Recently the Toronto Maple Leafs signed head coach Sheldon Keefe to a two-year contract extension. Prior to that extension, his contract was to expire after the 2021-22 season. As a result of that extension, he’s now signed to stay until the end of the 2023-24 season.
There’s no doubt Keefe’s record makes him deserving. Since he’s led the team, the Maple Leafs have put together a better-than-solid 62-29-12 record. That’s the best winning percentage in Maple Leafs’ franchise history for someone who’s coached 100 games. However, many Maple Leafs’ fans are not convinced. The knock against Keefe is that he’s been unable to push his team past the first round of either of the Stanley Cup playoff series he’s coached.
What We Know about Keefe as a Head Coach
What we know about Keefe as a head coach is that he’s gained a reputation for being a highly-prepared, creative, and adaptable as a bench coach. We know he’s been successful all during his time coaching in the minors. We know that he’s had a long-time partnership with his general manager Kyle Dubas and that they are on the same hockey page.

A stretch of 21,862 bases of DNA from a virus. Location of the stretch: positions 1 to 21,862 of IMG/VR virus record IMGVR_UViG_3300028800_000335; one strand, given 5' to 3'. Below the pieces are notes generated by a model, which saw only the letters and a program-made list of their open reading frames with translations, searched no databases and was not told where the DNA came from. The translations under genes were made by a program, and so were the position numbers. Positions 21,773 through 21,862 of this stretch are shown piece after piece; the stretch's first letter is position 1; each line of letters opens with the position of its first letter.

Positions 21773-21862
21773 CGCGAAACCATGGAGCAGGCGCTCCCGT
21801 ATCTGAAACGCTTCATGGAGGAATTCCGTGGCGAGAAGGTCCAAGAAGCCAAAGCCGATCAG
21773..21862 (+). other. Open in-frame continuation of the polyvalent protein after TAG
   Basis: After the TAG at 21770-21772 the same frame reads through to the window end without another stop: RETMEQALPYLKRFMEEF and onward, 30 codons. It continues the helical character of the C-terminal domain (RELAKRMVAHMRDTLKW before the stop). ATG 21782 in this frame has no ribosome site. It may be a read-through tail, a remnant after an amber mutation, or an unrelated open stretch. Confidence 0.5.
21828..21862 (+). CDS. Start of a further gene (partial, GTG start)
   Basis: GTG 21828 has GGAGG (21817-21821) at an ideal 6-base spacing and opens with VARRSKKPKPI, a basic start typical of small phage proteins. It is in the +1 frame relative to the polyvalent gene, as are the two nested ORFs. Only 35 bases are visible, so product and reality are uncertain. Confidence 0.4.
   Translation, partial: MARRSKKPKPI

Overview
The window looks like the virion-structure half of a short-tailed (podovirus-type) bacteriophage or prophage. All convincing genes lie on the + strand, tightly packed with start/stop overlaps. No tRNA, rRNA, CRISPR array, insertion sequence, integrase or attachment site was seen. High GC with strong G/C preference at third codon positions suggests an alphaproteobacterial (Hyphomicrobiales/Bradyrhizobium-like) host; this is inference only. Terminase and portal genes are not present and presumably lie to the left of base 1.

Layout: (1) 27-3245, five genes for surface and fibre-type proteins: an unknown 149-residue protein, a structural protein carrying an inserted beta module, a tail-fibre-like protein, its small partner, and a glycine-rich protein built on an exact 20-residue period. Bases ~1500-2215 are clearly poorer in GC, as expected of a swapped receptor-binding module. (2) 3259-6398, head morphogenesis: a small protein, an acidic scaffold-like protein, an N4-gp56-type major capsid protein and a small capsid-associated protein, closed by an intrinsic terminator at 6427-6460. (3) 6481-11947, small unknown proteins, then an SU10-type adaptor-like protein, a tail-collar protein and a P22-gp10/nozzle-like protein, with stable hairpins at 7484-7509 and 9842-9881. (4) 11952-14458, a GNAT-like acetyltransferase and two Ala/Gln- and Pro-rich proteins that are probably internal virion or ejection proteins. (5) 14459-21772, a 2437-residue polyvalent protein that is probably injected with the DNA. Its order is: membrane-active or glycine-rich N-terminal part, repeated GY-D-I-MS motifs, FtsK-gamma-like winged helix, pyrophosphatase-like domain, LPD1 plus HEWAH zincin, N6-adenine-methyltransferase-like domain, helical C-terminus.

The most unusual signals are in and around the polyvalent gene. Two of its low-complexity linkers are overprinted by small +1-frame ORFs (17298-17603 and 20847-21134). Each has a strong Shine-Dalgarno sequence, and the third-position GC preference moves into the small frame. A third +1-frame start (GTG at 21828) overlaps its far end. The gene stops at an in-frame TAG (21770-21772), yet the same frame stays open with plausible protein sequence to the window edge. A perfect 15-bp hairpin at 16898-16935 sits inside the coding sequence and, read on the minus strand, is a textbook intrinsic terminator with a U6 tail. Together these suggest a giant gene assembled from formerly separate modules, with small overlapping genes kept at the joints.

We also know that Keefe seemed to be out coached during the playoffs. Many Maple Leafs’ fans believe Keefe should do some things differently. We are among them.
From our perspective, Keefe could do four things differently this season if he is to create a team strong enough to win during the playoffs. Although we are not hockey coaches ourselves, we do watch the games and wonder why certain decisions have been made from a logical perspective.
Changes We’d Like to See Keefe Make This Season
Here are four changes we’d like to see Keefe enact as a head coach. We believe these changes would help his team become successful both during the regular season and throughout the playoffs.
Change #1: Reduce Matthews’ and Marner’s Ice Time